Tuesday, April 16, 2024

Review: Ben Affleck, Matt Damon Reunite On “Air,” Their First Film Since 1997, and It’s a Big Old Fashioned Hit

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The movie everyone wanted this Oscar season and couldn’t find is here. “Air” is the first movie made by Ben Affleck and Matt Damon since we first met them in 1997’s “Good Will Hunting.” It’s also the first potential Best Picture nominee of the new season.

“Air” opens April 5th in wide release in theaters around the country even though it was made by Amazon Studios for their platform. Amazon realized they’ve got an old fashioned hit, the kind of film audiences will adore, and changed the release plan. You want to see this movie in a theater. There are super heroes, but none of them wear capes. They wear sneakers (bring yours). “Air” is funny, and moving, and surprising with tremendous acting from an A-list cast.

We kind of forget that Ben Affleck is a good director. Recently all his headlines have been about Jennifer Lopez. But remember, Ben made “Argo,” “The Town,” and “Gone Baby Gone” — three films most directors would want on their resumes. “Argo” won Best Picture. But this is the first movie he’s directed starring himself and Damon, reuniting them on screen. (They appeared in a 2021 Ridley Scott movie, “The Last Duel,” not exactly together and best forgotten.)

We heard and read that “Air” had a standing ovation at South by Southwest this past weekend, but you always wonder if that acclaim comes from festival madness. Well, “Air” got the same ovation tonight at the Warner Discovery theater for a packed, invited audience that included all kinds of influencers, actors, showbiz types I spotted “SNL” star Heidi Gardner in the huge room.

“Air” is the story of how Nike landed Michael Jordan as their celebrity spokesperson before he even began playing in the NBA. A sneaker movie, you say? No, a “sneaky” movie because it’s about the people, not the footwear, and it’s constructed in such a way that you come to care about these people tremendously during the two hour run.

Affleck himself playing Nike founder Phil Knight but he’s supporting several gigantic performances. Matt Damon stars as Sonny Vaccaro the pudgy non athlete who brought the Jordans into Nike, Viola Davis and her real life husband Julius Tennon as Jordan’s parents, plus Chris Messina as Michael Jordan’s volcanic agent, and Jason Bateman, Chris Tucker, Marlon Wayans, and Matthew Maher as the Nike team.

The group of them are sensational– watch for Best Ensemble nods in 2024. Just as he did in “Argo,” Affleck knows how to move these people through tight spaces like offices and warren like rooms, bringing out drama and comedy at the same time. There are no car chases or bank robberies or daring escapes. Affleck simply plays them like a chamber orchestra, building and building momentum as Vaccaro chases the Jordans and appeases Phil Knight, who doesn’t think he has the money to lure Michael Jordan away from Adidas and Converse.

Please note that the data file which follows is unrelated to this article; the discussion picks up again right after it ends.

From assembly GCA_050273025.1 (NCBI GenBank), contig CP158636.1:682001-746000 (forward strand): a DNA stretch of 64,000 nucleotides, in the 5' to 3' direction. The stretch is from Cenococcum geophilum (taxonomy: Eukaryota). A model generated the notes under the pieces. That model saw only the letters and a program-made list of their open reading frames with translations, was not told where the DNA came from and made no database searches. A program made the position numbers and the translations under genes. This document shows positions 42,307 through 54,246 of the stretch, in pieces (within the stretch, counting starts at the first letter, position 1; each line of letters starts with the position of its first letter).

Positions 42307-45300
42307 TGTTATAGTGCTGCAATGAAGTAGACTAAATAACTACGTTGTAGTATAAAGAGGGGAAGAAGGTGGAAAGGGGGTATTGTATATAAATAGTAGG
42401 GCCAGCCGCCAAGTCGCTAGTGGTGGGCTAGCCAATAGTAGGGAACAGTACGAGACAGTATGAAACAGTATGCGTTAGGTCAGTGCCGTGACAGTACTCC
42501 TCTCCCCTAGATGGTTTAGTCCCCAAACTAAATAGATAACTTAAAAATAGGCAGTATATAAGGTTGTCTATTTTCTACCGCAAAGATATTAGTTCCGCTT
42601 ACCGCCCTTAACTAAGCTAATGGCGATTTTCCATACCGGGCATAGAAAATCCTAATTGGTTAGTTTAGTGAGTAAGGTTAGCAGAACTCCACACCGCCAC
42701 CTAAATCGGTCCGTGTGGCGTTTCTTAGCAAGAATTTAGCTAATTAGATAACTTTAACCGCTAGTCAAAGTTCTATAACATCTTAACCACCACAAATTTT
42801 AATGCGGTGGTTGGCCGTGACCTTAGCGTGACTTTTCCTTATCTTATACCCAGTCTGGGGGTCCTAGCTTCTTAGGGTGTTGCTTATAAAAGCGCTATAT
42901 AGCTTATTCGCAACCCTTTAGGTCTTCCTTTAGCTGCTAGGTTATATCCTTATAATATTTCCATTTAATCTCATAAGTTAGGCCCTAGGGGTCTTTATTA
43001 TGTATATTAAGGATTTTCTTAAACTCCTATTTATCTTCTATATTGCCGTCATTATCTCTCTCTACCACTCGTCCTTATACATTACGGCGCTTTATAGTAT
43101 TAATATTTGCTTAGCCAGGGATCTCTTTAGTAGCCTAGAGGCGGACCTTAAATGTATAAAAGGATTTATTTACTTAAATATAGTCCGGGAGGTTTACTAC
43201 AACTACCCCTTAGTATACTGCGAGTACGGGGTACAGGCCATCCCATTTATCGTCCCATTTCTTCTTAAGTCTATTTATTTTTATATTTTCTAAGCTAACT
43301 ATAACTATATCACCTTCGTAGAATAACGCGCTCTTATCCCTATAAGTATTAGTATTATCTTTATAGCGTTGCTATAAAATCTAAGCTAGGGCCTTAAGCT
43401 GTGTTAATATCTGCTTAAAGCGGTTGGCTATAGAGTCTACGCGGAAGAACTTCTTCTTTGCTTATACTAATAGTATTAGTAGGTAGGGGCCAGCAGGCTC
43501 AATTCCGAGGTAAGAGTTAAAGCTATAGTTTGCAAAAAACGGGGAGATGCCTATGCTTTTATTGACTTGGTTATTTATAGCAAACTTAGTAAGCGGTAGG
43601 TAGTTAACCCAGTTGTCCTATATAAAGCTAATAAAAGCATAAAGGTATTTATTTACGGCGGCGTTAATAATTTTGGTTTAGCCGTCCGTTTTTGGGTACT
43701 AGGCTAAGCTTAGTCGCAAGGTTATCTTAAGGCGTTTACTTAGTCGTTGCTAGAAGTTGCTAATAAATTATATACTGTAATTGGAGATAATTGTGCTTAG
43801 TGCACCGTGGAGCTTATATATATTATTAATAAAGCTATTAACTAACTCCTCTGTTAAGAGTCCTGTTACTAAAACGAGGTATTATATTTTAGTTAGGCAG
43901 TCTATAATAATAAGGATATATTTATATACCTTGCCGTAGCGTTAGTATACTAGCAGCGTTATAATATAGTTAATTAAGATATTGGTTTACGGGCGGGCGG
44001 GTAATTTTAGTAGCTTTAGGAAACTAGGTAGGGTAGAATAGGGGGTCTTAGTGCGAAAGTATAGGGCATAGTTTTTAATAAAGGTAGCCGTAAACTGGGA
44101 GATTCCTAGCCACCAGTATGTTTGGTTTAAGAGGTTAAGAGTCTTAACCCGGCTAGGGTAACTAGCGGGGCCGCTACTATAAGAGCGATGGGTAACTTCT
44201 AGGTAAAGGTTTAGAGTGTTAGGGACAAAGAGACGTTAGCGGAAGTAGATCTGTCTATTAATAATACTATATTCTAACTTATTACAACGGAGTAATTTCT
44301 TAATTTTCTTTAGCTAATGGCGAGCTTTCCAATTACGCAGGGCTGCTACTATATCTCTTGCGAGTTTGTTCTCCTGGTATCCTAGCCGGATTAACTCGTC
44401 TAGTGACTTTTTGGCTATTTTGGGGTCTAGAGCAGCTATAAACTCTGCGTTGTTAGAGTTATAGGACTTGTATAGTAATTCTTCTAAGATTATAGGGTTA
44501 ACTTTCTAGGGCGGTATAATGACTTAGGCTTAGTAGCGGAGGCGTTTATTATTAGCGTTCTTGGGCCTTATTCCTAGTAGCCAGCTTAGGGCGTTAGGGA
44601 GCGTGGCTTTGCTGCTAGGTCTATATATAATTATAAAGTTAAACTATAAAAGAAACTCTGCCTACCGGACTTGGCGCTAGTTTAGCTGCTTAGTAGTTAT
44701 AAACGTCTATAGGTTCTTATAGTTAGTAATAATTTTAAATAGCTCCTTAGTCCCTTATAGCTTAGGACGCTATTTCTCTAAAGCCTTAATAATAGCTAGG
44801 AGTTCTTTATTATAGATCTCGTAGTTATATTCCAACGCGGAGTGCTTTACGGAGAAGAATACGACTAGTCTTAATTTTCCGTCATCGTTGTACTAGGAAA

Of course we all know what happened in 1984: Nike rebranded with Air Jordans and the rest was history. Vaccaro was right (so was Michael’s mother Deloris) that Jordan would become the greatest basketball player of all time. They made millions together, and do so to this day. But “Air” the movie has no commercial connection to Nike. The athletic company has no investment in the film and wasn’t even so keen on it when the idea was first floated. But Affleck met with Jordan, who ultimately gave his approval. (He also has no financial interest in it or editorial control.)

The screenplay is by Alex Convery, it’s his first. The cast and director added to it and shaped it up but it’s his. and has the luxury of taking its time when needed. You can feel the movie is full of “air,” giving each actor big moments and enough backstory that they make an instant connection with the audience. The film is also helped by a very smart jukebox of early 80s hits that help position us in a time and place before cell phones and when Apple computers were just boxes blinking with promise. Damon is at the top of his game, so is Davis, and Chris Messina finally gets a showcase no one will forget.

Four stars, two thumbs up, 21 gun salute. If this doesn’t get Matt Damon an Oscar for acting (he and Ben have them for writing “Good Will Hunting”) I don’t know what will.

Watch the Q&A following the screening here. Yes, that’s me toward the end asking Matt Damon about gaining and losing weight for the role.

Roger Friedman
Roger Friedmanhttps://www.showbiz411.com
Roger Friedman began his Showbiz411 column in April 2009 after 10 years with Fox News, where he created the Fox411 column. His movie reviews are carried by Rotten Tomatoes, and he is a member of both the movie and TV branches of the Critics Choice Awards. His articles have appeared in dozens of publications over the years including New York Magazine, where he wrote the Intelligencer column in the mid 90s and covered the OJ Simpson trial, and Fox News (when it wasn't so crazy) where he covered Michael Jackson. He is also the writer and co-producer of "Only the Strong Survive," a selection of the Cannes, Sundance, and Telluride Film festivals, directed by DA Pennebaker and Chris Hegedus.
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